Sunday, October 26, 2008

Disappointing Tesla Roadster

I was invited to California this week to test drive a Tesla electric roadster on a closed course. A short course was marked out with cones at a small general aviation airport, and drivers got to try the car out one at a time, each driver getting five runs.

Early cars had two forward speeds, perhaps to reduce noise at speed, but they had clutch problems so now there is just one forward gear. (Electric motors give maximum torque from 0 rpm, so neither a clutch nor multiple gears are necessary.) With no gear box, there was nothing to do but hang on and steer. And of course accelerate and brake.

Acceleration was impressive, all the more so because it required no skill and was accompanied by almost no noise. The brakes were strong but the ABS seemed to allow enough slippage to induce violent squeals from the tires and for me to wonder whether it was actually functioning. While on the subject of brakes, Tesla claim that the car has regenerative braking but it really doesn’t, at least not as normally understood. When you lift off, there is some engine braking effect, as the motor functions as a generator, but there is no attempt to capture energy from actual braking. I did not consciously test how great the engine breaking effect was, but it did not seem any more than a normal car to me, suggesting that one would probably have to be very gentle on the brakes to get the advertised range of 240 miles out of the batteries. Which is not the way one normally drives a sports car.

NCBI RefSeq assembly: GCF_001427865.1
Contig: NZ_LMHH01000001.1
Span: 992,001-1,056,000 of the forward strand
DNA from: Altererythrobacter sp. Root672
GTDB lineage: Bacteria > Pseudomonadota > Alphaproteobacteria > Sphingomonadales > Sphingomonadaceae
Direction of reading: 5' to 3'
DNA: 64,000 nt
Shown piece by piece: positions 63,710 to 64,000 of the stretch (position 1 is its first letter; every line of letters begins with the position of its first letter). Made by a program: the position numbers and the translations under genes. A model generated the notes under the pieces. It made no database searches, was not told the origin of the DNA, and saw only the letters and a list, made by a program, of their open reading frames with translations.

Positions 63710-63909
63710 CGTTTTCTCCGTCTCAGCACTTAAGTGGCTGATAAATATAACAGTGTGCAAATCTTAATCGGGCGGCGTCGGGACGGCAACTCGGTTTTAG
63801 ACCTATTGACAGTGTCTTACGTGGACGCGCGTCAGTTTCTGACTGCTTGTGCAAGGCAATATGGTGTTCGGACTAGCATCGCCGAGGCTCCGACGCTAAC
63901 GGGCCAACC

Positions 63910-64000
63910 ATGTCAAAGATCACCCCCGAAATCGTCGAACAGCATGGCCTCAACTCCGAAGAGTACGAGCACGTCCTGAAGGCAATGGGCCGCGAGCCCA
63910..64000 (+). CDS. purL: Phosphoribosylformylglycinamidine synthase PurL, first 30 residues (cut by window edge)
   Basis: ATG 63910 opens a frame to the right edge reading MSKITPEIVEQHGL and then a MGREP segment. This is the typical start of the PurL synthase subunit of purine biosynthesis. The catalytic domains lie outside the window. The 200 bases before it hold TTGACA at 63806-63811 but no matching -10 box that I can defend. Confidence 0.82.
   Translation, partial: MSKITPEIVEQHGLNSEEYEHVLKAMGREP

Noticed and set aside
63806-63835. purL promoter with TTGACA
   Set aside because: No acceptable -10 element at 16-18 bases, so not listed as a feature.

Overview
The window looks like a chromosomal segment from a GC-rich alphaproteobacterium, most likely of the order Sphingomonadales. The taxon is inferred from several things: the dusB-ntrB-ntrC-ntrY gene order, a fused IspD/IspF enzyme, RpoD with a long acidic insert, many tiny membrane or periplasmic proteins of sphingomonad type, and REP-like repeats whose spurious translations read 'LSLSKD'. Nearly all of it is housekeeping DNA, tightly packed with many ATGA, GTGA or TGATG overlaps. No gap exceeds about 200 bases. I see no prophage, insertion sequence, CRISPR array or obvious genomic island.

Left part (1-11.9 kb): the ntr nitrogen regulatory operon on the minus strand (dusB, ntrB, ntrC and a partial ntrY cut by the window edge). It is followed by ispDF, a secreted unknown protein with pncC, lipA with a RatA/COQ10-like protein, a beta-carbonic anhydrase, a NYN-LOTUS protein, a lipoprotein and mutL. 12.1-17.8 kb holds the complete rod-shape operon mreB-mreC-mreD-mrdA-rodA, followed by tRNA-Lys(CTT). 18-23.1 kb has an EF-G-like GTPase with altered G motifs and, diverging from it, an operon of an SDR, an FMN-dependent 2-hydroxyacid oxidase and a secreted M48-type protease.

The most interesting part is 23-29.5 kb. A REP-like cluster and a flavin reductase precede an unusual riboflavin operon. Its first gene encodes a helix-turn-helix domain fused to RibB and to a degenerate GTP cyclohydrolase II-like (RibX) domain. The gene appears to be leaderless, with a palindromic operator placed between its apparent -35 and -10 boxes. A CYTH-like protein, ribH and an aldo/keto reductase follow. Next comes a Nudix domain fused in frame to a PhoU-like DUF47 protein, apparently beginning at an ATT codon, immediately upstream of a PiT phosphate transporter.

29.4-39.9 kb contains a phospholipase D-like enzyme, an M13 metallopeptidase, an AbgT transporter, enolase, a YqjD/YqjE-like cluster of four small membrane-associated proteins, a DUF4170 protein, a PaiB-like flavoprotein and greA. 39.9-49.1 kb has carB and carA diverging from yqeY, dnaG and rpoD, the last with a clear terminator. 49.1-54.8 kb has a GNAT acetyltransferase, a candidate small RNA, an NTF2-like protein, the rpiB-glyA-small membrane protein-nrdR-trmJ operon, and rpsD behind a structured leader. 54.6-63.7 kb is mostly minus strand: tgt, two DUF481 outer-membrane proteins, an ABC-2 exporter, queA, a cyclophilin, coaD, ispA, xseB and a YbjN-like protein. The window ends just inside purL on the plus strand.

Unlike the ABS, the traction control is very obtrusive, and unfortunately the track layout made this shortcoming very obvious. It incorporated a long 180-degree bend during which the car would understeer violently. At least, the Tesla engineer blamed this behavior on the traction control, which in theory can be switched off though we were not allowed to do so for this test. I suspect there might be more to it than that. In any case, it defeats the object of traction control if you have to switch it off to make the car safe.

These shortcomings may be less obvious in daily use, though this is not the sort of car in which one is likely to be doing a lot of motorway cruising. The car has more or less zero luggage space, so can be regarded only as a toy or maybe a commuter car. Given its price ($109,000) and heritage (it is built by Lotus on a stretched Elise chassis) one would hope that it would be fun to drive, but from my short test I think a Honda Fit might be more enjoyable. Everyone I met from Tesla was friendly and appeared knowledgeable, and I wish them well, but somehow I feel that the company at its core doesn’t quite get it. Not that there is anything about the car which could not be fixed, especially if they could involve Lotus in developing out the flaws.

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